Thanks to climate change over the past 15 years, nearly 100 new species have made their way to the Danish countryside according to conservation group Danmarks Naturfredningsforening.
Exotic insects like the AC Milan beetle, blood cicada and emperor dragonfly are some of the insects that have found their way into the country.
“We have seen a migration of insects that normally live in a warmer climate,” Jan Pedersen from Naturfredningsforening told DR Nyheder. “They are here because our average temperature has risen.”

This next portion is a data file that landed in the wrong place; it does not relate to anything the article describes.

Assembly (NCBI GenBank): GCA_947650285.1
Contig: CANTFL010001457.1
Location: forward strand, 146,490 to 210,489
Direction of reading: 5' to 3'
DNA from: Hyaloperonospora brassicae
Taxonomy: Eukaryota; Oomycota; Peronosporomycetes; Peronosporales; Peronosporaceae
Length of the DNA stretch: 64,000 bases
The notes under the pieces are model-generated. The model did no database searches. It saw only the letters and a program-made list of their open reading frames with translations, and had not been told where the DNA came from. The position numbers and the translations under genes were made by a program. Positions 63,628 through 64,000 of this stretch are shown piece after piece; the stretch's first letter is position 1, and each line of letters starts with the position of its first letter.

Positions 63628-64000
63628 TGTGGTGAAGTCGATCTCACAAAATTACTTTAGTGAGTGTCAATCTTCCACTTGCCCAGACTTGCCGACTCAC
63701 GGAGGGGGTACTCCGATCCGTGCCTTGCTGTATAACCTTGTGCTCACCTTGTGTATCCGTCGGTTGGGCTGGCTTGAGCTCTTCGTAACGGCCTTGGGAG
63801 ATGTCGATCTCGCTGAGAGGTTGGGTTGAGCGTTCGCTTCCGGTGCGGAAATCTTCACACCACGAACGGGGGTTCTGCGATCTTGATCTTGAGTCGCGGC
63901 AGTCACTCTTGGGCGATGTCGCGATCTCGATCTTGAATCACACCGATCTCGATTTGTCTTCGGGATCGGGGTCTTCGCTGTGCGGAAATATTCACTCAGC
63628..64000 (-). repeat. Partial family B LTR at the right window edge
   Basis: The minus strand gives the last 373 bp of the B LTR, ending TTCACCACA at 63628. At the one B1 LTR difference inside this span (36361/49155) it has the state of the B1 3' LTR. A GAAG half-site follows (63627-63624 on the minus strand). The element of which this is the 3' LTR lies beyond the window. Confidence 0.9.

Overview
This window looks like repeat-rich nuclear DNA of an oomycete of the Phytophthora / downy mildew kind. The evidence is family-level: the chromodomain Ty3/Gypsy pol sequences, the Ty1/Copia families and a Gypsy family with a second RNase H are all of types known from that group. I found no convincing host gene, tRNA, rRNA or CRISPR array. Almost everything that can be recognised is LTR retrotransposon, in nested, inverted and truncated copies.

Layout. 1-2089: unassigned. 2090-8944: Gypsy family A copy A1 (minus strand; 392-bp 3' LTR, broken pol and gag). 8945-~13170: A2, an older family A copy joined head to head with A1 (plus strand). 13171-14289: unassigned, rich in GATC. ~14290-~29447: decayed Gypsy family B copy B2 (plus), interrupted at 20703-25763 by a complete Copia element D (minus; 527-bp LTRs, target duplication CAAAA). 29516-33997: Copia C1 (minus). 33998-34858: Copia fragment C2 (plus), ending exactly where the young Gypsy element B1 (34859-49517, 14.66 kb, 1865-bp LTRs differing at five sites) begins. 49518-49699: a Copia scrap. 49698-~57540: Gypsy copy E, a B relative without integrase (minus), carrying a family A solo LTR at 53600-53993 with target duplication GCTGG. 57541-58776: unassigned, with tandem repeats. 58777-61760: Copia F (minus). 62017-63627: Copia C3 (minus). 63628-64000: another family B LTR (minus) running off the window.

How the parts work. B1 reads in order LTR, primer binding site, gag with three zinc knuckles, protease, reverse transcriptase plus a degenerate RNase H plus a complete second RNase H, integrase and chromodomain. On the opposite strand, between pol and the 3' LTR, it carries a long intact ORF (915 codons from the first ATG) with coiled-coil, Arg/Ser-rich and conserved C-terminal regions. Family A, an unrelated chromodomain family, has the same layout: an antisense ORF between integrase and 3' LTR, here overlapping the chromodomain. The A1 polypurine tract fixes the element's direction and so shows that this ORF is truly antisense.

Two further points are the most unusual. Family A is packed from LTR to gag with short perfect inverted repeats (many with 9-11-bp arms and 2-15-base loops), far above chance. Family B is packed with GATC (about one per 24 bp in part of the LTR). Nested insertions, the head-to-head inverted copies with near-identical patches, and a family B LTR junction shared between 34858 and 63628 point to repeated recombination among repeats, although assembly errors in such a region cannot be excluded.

Out with the old
New insects are often a threat to established ones. The emperor dragonfly is called ‘the chief of the ponds’ because it hunts down the other dragonflies.
Pedersen estimates that for each new species, hundreds of others may have disappeared.
“Some plant and insect species can disappear virtually unnoticed over a very short period of time,” he said.
Pedersen said that visitors to warmer climes often unwittingly bring interlopers home with them.
“In the old days, the animals would die when they encountered our freezing weather,” Petersen said.
“With the milder weather, I am sure we will see more exotic insect species.”